Album Review // Kelis – Food
We’ve talked previously about how food and music seem to go together perfectly and here, as if to prove our point, comes Kelis with an album called Food. Coincidence? We think not…
Indeed, as lazy metaphors go, there are many you can justifiably throw at this record with its numerous cuisine references found in the song titles. Arguably, this is much tastier a meal than the previous work we’ve encountered from the artist. Imbued with a modern soul sensibility and sophisticated, rather than needlessly experimental (although there is never anything wrong with a bit of experimentation, of course), production this album swathes over the listener like a perfectly cut silk jacket.
The perfectly balanced Floyd, contains the lyric ‘I know I don’t look it but I can cook’ and true to the songs chorus we were truly blown away by this bittersweet anthem to seeking companionship. With horns that are like honey on an already sweet pancake it’s an early highlight, soulful and infinitely listenable. With considerably less tracks on the list than the average Kelis album too, this is only a good thing. After all, how many servings can one get through? The metaphorical musical buffet of Food offers thirteen tracks, the majority of which are winners.
Only the too run of the mill Runnin’ disappoints by comparison to the smorgasbord on offer. Notably, Jerk Ribs is an instant audio treat with an instinctive percussive rhythm and more of those horns that capture the imagination so well. Vocally too, there is little to find lacking with some classic soul imbued vocals adding to the funk of an album that is certainly worthy. Add the straight ahead New Orleans funk of Hooch to a bursting trunk of funk booty to treasure and you already have some inspiring jams for everyone and the true funk soldier next door.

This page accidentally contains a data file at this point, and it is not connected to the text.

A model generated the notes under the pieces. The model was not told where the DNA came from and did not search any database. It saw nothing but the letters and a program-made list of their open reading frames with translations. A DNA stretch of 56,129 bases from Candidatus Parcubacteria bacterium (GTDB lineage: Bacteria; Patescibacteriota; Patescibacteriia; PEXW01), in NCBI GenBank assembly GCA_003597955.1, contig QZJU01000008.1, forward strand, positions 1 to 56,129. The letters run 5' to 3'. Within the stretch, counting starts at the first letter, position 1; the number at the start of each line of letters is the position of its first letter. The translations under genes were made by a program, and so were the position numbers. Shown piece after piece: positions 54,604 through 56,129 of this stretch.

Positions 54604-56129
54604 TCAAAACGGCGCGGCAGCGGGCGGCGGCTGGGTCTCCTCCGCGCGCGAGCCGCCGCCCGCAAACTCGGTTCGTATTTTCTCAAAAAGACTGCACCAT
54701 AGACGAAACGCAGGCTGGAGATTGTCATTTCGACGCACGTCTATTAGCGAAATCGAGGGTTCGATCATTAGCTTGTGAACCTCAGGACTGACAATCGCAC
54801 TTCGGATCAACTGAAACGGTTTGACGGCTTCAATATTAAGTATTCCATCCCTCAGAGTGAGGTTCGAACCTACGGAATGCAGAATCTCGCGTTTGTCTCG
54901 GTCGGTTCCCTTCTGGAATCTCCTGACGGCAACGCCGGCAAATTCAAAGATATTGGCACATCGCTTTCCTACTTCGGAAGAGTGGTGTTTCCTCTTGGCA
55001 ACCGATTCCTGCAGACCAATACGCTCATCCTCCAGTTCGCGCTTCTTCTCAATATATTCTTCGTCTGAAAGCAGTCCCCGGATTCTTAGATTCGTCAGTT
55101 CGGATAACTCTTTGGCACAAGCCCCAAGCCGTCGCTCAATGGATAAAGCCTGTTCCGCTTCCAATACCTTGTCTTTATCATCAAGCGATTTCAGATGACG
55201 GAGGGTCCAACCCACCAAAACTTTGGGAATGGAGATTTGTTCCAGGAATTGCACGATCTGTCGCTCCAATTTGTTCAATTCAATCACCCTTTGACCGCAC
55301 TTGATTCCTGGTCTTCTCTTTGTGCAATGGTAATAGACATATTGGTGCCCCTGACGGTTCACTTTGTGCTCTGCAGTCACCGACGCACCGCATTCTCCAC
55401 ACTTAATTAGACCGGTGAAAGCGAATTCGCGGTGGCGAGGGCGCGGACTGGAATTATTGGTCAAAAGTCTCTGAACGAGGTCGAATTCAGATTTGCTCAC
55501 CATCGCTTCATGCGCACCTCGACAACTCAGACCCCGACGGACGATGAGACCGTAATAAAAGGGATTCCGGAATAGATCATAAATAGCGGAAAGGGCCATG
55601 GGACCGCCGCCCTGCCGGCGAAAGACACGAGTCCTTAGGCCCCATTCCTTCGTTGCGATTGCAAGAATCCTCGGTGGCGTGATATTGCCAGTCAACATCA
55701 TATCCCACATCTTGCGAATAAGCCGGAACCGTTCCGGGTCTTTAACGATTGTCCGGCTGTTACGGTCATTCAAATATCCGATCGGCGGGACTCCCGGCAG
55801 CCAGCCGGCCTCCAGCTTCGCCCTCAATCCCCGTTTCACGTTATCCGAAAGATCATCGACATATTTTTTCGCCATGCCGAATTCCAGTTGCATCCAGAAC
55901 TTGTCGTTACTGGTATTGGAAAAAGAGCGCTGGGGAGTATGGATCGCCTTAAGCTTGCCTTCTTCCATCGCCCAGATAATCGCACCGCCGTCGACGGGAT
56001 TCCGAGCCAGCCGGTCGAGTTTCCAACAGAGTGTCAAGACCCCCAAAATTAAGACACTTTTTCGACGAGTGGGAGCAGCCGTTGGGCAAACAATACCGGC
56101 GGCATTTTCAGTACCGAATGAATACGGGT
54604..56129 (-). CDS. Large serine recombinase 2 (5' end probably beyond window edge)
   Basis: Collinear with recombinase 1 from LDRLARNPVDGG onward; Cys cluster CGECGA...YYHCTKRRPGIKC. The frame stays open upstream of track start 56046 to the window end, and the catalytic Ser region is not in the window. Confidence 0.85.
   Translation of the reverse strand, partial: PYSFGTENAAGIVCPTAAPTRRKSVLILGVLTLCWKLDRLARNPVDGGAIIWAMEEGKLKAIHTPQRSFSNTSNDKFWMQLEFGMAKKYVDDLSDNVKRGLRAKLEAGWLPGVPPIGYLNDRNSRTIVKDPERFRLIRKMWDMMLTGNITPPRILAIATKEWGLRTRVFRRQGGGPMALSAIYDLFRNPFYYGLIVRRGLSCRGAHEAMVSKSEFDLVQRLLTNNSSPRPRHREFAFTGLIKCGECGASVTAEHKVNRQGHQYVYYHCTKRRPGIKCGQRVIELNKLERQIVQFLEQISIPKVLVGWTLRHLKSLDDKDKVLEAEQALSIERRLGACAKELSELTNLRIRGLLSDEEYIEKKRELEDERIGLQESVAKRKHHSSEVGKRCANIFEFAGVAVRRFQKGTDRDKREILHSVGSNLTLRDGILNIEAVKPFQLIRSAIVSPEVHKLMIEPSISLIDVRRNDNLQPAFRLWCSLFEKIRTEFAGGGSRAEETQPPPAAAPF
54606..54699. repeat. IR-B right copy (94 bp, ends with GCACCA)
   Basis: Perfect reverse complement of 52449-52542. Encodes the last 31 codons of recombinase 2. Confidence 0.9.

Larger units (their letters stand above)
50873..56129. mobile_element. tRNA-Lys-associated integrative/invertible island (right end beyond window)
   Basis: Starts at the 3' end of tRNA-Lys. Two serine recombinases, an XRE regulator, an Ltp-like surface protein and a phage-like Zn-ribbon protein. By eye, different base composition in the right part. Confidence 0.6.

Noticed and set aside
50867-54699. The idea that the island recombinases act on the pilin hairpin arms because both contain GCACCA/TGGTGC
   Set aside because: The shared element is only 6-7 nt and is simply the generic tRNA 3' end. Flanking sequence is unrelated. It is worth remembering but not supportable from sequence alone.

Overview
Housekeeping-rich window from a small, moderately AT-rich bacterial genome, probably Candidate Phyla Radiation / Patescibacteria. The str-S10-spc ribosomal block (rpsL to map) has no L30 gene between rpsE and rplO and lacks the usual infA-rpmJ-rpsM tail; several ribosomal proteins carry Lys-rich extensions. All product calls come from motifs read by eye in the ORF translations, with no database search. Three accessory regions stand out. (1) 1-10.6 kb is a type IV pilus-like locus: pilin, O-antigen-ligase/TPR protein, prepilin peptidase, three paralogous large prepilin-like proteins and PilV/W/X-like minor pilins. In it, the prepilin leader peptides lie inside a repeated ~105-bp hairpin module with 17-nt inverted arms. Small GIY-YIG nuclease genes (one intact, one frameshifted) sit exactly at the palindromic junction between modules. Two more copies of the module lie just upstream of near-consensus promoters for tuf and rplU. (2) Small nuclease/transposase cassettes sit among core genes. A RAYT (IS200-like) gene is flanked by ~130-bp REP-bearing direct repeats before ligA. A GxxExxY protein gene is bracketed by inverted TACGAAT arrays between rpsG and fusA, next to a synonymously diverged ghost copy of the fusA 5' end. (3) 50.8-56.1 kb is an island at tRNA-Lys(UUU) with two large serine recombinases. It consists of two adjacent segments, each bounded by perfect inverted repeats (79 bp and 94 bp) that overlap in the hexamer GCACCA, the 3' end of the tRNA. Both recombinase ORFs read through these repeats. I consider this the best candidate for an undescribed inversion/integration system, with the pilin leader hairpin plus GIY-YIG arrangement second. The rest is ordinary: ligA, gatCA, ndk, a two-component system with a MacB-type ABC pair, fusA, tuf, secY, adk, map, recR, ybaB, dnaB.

But as with any album themed around such culinary love, there are some flavours that go deeper than the horn imbued funk. One of these flavours, the bittersweet but beautiful Bless The Telephone is another must listen, recalling those moments when a ring of the phone can be a cure for a lonely patch.
There is perhaps much to be said about Food that can be better attained by listening to it at your nearest convenience. It’s an album that is shockingly listenable – and far removed from the early Kaleidoscope days of the artist. After listening to the album, we certainly did need some ice cold water, to quote the endlessly listenable Friday Fish Fry, resplendent in its exquisite brass arrangements and passionate vocalisation.
Disparate elements of jazz, funk, psychedelic, world music elements and a stunning production from TV On The Radio’s Dave Sitek all combine for a career reinvention that is certainly one to treasure. If this was a meal (and it surely is) we’d be giving it a rare full recommendation and drinking a rare vintage to accompany it’s bittersweet mahogany soul.
Food is released 21/4/2014 via Ninja Tune.